Everyone has their own reality, and in that same vein, everyone has their own guidelines for what makes the "perfect fried chicken." Now, I'm not saying that my version is the ultimate for everyone, but it's definitely a crowd pleaser in my experience.
In my book, a perfect fried chicken is tender, juicy meat, a crisp, crunchy exterior, and lots of flavor. If that sounds right up your alley, then these five tips will produce chicken so succulent that you'll never go back to your old ways.
You should always marinate your chicken for a few hours, preferably with buttermilk (but milk or water will work as well). The liquid should be salted heavily to create a brine: the optimal brine contains 6% salt, by weight, which equates to about 1 Tbsp. of fine salt, or 1.5 Tbsp. of kosher salt per cup of liquid.
This salt mixture helps break down the chicken, which allows the marinade to permeate the meat. This means that your chicken will stay extra juicy after being cooked.
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Adding alcohol to your fried chicken marinade is an uncommon but extremely effective trick. Because most of the alcohol in booze cooks off immediately, it helps create a drier, crispier crust for your chicken (this is the same reason that alcohol makes for an extra-flaky pie crust).
I usually add vodka to my marinade because it has a neutral flavor. However, if you want to incorporate some boozy flavor into your fried chicken, I recommend using bourbon. Just make sure not to use too much booze (1-2 Tbsp. per cup of liquid will suffice); after all, you're adding this to hot oil.
Most fried chicken recipes tell you to dip your marinated chicken into your flour mixture, then immediately fry the pieces. If you do this, you'll probably notice a trend: the chicken that you dredge and cook last is a lot better than the chicken that you cooked first.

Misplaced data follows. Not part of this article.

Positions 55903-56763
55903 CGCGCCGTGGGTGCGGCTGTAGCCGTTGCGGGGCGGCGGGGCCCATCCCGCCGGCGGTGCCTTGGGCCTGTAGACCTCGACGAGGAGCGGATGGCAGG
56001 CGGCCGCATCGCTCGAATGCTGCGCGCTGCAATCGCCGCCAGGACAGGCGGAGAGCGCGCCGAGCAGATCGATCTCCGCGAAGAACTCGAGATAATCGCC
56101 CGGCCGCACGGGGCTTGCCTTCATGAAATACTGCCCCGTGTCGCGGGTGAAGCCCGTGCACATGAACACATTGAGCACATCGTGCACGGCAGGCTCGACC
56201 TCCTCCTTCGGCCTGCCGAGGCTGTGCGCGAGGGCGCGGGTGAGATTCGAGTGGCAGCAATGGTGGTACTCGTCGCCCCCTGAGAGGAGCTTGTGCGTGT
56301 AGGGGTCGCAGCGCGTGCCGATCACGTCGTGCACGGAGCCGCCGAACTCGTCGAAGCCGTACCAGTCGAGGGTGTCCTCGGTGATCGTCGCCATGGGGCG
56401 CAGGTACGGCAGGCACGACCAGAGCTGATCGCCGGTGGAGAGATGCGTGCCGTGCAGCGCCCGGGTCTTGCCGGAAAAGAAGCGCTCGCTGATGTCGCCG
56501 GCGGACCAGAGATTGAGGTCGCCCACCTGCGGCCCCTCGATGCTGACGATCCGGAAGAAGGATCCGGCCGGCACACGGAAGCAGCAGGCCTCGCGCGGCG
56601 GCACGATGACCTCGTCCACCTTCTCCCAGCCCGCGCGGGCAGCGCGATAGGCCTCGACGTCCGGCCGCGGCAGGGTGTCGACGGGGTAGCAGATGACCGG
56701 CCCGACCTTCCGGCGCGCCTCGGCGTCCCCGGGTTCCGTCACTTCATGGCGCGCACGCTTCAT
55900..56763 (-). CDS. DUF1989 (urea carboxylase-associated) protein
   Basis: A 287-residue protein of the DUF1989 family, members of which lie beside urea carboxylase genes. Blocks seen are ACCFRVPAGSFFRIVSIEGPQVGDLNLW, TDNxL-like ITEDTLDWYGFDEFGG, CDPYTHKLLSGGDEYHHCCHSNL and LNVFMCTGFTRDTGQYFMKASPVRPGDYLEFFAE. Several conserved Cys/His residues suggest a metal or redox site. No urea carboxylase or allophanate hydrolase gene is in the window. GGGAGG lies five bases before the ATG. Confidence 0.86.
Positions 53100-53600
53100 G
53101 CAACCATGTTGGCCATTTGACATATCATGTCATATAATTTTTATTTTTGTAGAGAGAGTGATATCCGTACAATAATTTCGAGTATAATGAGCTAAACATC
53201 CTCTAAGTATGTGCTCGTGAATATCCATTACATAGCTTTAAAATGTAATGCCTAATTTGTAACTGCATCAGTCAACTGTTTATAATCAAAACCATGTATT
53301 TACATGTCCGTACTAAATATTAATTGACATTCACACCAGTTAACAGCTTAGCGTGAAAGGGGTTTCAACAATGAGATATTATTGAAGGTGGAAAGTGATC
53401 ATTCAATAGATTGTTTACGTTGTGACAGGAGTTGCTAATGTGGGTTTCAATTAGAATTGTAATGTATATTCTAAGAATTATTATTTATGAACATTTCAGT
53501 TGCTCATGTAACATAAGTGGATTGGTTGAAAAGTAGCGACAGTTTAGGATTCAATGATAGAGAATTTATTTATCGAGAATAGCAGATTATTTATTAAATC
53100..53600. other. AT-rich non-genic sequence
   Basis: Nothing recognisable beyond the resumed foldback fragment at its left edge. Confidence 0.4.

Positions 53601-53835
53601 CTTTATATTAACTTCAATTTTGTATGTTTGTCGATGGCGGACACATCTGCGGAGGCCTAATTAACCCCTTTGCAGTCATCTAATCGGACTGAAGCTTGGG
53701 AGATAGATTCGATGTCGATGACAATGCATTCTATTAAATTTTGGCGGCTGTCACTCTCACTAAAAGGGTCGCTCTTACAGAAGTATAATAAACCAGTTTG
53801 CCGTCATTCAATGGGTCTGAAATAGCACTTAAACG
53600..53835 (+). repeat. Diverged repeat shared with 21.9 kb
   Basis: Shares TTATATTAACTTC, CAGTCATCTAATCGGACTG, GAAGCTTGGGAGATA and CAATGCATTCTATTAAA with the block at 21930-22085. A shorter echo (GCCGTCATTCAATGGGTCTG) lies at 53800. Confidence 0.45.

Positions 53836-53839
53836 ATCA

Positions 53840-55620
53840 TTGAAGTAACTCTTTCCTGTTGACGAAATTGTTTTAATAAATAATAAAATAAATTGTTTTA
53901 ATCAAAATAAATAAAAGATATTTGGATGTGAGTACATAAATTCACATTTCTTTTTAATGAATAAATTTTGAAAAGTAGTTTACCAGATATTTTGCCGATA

There's a simple explanation to this phenomenon: as you dredge the chicken, liquid gets added to the flour mixture. As the liquid is added, the flour mixture clumps, which results in a bumpy and rocky coating on the chicken. When fried, this uneven coating is extra crispy, because there are nooks and crannies of crispy goodness, as well as extra surface area.
If you have a deep fryer, it's easy and mindless to keep the oil temperature constant. If you're frying the good old-fashioned way, however, it takes a little more effort. If your oil gets too hot, the crust on the chicken will burn; if it cools down too much, the crust will fall off or become soggy. To keep the oil at an optimal temperature, keep a thermometer in the pan at all times.
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When the oil cools down after you add the chicken, immediately crank up the heat on your stove. As the temperature approaches the desired heat, lower the stove setting again. If the temperature gets too high, don't wait for it to come back down; instead, add more cold oil to your pan.
French fries aren't the only food that should be fried twice. Chicken should be, too: ideally, the crust of the chicken should cook longer than the inside of the chicken; this creates a crisp exterior but retains a juicy interior.
If you fry the chicken until the crust is perfect, the inside will likely be dry. Instead, fry the chicken until the inside is perfectly cooked, then let it cool for 15-30 minutes. After the chicken has cooled, fry it again for a few minutes: this puts the finishing touches on the crust, and reheats the meat without cooking it further.
These tips will go a long way in upping your fried chicken game—and none of them require much more work than what usual recipes call for. Let us know in the comments if you have any amazing tips or tricks that you swear by, and we may just add them to our list!
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